Aurora: the northern lights of Great Junction Street
- Jo Laidlaw
- 9 April 2018
Recent opening in an unfashionable part of town brightens even the darkest of nights
With a run of glossy new openings in the city centre and a string of second, third and even fourth new venues planned for some well-known local names, you'd perhaps be forgiven for thinking the Edinburgh dining scene is a familiar story. But take a closer look along the edges of the more familiar food streets and districts: you'll see bright, shiny new talent, taking advantage of lower rents to strike out and start up. Take North Leith, already a place with its fair share of proudly indie outliers – Coburg Street's cosy Ostara and the fabulously irreverent Dreadnought at the end of North Fort Street, to name but two – are now joined by Aurora, an informal neighbourhood bistro which sits at the furthest point of Great Junction Street just before the shops run out.
Optimistically described by chef and owner Kamil Witek as 'a stone's throw from The Shore' (let's be honest, you'd need a pretty strong throwing arm) Aurora exemplifies the trend of starting small in modest spaces, building a loyal and local customer base while experimenting and perfecting an approach to food and hospitality. That Aurora is already a really rather lovely place to be is a bonus. Known for a stint at Salt Café (another locals' local), Kamil uses seasonal ingredients and surprising flavour combinations to create an always-evolving menu. Breakfast and lunch see a focus on eggs with florentine, benny and royale all present and correct, as well as spicy North African shakshuka. Lunch time sees a half-dozen larger plates added, like pork cheek and barley ravioli bathed in a chicken consommé, or peppercorn crusted tuna with avocado nori, all supported by bread and pastries made on the premises.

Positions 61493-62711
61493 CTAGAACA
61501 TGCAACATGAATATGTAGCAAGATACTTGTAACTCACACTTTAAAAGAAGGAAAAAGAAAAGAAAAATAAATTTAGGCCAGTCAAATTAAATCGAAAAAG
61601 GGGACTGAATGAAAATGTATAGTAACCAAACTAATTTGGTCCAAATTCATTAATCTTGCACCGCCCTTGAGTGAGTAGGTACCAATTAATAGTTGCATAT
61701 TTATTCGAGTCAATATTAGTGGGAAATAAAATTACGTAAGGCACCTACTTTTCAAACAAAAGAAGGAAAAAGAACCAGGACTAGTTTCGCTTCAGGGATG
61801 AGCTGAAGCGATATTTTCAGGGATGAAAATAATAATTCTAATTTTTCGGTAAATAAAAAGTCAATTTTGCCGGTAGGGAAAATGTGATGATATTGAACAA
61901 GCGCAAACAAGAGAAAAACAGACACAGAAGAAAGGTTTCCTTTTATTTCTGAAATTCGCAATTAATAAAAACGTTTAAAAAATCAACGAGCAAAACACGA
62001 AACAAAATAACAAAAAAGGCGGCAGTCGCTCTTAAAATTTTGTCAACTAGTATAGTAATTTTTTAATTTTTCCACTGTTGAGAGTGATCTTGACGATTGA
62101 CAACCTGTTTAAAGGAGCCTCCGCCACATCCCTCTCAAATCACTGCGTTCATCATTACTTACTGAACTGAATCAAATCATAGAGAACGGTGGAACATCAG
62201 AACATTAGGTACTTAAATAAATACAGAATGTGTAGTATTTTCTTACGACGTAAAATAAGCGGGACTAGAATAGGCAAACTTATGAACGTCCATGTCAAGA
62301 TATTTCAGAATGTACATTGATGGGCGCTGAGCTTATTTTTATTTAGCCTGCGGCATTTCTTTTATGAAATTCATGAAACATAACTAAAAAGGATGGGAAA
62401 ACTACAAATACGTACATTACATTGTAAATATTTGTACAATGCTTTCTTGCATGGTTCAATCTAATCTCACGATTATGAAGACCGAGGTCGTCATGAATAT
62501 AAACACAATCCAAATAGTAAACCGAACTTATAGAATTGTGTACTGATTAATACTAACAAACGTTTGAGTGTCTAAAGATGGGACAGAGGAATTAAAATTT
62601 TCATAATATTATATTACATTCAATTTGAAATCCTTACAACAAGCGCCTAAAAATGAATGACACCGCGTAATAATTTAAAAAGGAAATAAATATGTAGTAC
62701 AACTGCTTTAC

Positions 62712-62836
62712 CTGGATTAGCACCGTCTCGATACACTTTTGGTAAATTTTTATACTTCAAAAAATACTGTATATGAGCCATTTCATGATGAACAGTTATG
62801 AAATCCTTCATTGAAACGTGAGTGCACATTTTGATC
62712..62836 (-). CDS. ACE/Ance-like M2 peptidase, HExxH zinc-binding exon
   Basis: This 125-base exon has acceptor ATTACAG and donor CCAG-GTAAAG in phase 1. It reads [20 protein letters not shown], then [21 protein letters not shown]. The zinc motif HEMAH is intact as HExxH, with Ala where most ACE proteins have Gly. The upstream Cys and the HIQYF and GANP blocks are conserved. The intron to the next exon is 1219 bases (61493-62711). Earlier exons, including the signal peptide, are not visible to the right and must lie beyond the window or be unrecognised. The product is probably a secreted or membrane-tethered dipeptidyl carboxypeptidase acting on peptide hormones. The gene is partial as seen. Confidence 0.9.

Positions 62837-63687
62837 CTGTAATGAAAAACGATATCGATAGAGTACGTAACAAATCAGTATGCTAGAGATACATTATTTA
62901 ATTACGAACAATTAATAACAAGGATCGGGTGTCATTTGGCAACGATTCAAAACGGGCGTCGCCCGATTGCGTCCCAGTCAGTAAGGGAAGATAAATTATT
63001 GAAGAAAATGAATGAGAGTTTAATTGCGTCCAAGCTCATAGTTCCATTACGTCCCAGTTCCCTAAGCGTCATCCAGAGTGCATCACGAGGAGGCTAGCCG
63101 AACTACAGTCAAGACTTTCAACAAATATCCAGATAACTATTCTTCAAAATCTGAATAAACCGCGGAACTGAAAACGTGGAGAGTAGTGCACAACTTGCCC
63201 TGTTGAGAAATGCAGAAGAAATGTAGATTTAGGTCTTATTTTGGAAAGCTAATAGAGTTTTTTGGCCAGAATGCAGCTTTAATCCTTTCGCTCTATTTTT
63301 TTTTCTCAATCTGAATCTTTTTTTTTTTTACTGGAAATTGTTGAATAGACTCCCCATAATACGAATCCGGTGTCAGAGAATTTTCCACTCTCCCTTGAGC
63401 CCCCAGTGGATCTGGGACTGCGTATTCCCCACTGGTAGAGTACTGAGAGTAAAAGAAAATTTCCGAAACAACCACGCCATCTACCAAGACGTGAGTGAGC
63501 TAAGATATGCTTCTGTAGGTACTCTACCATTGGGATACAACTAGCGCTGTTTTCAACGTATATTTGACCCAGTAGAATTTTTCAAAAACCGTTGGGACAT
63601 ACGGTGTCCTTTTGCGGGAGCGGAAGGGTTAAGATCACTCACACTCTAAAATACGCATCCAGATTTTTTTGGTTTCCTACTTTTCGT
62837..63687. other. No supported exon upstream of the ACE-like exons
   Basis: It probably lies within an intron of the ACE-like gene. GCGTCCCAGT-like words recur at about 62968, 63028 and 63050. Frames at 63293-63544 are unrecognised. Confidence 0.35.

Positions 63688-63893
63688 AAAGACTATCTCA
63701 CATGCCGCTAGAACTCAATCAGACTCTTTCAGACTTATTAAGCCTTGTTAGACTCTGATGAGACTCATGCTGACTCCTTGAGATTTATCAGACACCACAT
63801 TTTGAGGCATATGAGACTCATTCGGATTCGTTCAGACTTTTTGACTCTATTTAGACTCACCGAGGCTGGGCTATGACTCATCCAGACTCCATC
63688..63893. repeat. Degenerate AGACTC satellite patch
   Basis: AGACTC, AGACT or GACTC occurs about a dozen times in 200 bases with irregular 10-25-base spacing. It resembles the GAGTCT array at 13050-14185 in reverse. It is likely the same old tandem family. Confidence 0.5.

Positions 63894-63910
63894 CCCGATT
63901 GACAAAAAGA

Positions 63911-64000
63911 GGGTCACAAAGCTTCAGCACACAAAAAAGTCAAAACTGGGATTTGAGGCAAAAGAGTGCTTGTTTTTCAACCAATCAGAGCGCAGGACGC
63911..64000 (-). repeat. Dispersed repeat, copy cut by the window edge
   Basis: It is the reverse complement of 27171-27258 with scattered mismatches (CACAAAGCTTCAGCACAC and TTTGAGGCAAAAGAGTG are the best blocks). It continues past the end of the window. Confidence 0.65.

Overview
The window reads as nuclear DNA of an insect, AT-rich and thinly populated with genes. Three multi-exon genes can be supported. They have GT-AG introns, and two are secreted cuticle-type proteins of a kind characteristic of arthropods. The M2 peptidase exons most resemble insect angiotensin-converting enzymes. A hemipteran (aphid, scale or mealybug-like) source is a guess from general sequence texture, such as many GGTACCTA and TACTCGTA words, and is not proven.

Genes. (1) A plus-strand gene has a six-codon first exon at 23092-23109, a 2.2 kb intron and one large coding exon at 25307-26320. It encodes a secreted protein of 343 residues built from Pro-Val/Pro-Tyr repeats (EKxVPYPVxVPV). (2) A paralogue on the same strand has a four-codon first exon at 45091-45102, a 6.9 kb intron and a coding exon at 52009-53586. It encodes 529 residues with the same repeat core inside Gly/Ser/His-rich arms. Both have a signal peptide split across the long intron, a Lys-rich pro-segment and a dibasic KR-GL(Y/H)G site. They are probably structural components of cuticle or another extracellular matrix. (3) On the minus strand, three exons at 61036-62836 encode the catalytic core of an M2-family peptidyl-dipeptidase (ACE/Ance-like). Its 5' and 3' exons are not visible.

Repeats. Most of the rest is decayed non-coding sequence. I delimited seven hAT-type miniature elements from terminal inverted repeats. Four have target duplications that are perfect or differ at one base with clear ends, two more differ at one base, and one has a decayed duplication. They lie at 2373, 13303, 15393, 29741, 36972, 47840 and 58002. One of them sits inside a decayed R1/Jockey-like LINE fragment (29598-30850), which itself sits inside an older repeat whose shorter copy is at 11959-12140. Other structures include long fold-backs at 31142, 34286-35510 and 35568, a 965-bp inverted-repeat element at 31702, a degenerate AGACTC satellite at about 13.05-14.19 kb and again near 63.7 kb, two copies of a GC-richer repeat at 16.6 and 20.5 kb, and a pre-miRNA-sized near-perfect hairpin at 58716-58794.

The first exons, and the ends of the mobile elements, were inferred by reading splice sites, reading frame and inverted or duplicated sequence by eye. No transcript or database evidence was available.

But it's in the evening that Aurora's playful side really comes to the fore. Currently only open on Friday and Saturday nights (so you already feel clever for securing a reservation and making the trip across town),the compact a la carte often features fish, for example in a lobster bisque with a yin and yang of black and white ravioli or wobblingly perfect cod, while regular fixed-menu event nights feature themes like Land and Sea or Childhood Memories to inspire one-off, inventive menus.
+ Shining devotion to creating interesting, imaginative dishes
- It is a short menu, though well-conceived
£12 (lunch) / £18 (dinner)